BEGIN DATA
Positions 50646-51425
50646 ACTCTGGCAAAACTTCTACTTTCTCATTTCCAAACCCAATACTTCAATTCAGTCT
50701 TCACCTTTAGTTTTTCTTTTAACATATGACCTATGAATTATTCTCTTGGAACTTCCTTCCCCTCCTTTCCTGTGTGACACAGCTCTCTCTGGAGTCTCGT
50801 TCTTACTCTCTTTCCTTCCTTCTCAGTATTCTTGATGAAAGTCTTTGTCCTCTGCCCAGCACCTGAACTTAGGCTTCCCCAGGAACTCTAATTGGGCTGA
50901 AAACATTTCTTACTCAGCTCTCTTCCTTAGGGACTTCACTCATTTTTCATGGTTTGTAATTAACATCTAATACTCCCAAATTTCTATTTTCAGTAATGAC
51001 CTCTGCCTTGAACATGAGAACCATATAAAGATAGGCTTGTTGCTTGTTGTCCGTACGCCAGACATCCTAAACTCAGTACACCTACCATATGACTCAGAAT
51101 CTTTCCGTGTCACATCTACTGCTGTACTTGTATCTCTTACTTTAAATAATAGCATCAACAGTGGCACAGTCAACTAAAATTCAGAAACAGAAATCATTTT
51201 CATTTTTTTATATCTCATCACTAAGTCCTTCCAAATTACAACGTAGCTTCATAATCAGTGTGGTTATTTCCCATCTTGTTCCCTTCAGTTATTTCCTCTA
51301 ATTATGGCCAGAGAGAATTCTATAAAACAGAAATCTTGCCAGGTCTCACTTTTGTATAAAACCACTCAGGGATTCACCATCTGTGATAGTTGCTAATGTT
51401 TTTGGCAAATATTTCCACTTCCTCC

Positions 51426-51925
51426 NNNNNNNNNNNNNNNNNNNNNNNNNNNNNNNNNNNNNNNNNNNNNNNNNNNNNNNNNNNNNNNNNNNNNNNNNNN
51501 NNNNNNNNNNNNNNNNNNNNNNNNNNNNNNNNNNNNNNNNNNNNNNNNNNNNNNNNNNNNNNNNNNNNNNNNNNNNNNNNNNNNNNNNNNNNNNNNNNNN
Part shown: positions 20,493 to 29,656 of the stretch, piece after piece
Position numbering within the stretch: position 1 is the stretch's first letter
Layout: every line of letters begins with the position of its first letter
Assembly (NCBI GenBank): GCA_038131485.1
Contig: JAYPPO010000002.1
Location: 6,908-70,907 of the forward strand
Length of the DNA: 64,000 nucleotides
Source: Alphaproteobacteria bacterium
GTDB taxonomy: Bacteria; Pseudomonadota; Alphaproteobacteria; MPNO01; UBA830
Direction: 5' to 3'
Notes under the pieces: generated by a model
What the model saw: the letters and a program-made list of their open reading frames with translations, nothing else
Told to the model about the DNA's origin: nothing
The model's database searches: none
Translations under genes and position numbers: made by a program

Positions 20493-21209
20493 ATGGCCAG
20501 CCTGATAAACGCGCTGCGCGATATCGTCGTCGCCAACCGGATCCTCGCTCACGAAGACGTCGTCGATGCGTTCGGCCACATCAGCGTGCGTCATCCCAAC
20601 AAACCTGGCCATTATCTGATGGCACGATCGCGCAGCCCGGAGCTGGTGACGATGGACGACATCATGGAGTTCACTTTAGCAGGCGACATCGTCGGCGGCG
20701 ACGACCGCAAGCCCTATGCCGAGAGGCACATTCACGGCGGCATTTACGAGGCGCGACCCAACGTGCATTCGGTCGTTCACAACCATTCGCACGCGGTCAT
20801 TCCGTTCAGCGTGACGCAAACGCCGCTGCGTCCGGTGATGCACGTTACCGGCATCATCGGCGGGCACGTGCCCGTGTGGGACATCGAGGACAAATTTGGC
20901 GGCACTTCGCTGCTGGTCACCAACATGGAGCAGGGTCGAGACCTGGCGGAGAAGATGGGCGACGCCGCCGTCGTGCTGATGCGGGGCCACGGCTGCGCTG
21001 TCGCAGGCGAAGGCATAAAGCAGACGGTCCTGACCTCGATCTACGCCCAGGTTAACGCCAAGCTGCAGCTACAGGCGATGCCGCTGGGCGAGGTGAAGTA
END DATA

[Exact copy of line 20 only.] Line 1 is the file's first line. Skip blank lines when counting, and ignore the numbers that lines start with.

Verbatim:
Length of the DNA: 64,000 nucleotides